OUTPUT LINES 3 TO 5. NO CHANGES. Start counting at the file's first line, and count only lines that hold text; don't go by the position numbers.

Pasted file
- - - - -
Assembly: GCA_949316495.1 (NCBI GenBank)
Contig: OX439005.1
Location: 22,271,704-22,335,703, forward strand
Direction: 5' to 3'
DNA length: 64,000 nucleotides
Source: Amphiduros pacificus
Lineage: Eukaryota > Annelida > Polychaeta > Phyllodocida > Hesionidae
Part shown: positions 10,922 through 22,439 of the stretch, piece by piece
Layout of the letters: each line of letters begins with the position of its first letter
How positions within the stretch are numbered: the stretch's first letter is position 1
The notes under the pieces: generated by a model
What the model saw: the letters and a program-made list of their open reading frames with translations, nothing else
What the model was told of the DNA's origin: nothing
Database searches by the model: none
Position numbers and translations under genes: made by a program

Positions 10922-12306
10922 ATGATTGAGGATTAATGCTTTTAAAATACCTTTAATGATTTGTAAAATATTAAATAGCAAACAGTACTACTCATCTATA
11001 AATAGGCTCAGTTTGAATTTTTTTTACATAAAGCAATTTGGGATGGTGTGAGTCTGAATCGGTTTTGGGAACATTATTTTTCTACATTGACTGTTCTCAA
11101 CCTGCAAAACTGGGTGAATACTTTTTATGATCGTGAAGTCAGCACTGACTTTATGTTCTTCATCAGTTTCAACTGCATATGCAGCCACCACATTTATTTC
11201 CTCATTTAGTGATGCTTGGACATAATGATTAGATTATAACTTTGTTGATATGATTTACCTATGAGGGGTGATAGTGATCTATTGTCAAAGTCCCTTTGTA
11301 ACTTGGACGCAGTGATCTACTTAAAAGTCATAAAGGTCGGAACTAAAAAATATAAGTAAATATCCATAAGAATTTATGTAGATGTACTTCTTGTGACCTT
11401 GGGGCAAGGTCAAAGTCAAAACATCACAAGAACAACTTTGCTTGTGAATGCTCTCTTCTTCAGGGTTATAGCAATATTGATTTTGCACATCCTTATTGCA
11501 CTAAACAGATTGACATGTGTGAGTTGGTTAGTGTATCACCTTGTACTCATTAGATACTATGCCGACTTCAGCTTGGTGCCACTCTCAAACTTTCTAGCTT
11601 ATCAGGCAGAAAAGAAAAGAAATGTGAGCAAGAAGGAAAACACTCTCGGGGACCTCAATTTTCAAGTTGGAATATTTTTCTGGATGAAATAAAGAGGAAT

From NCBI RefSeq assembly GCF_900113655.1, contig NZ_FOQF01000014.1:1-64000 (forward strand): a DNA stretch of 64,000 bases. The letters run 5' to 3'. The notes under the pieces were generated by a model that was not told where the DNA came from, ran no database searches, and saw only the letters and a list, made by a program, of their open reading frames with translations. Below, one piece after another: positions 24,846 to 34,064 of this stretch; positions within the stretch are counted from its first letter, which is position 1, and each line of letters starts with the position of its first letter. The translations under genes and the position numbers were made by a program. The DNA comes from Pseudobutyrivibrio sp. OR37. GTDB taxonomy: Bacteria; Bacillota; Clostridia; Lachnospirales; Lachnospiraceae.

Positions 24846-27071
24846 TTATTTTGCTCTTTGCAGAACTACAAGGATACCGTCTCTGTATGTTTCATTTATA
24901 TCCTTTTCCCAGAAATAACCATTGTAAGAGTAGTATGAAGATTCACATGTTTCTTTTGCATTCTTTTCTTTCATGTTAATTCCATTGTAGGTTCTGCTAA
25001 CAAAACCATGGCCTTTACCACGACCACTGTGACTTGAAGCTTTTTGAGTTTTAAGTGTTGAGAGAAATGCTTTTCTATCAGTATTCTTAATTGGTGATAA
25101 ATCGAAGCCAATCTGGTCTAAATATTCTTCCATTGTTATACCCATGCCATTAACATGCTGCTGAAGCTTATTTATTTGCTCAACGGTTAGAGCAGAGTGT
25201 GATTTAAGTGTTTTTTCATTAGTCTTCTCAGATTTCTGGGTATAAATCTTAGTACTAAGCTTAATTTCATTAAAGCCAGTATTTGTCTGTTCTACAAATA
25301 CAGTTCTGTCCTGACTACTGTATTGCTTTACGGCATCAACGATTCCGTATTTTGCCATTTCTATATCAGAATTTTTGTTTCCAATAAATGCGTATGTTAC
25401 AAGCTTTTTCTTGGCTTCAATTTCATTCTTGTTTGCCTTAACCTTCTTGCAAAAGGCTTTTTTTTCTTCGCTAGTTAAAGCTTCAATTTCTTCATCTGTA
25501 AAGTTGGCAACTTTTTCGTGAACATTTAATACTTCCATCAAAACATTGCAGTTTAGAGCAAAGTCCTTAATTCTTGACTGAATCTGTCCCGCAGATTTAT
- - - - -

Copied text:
Location: 22,271,704-22,335,703, forward strand
Direction: 5' to 3'
DNA length: 64,000 nucleotides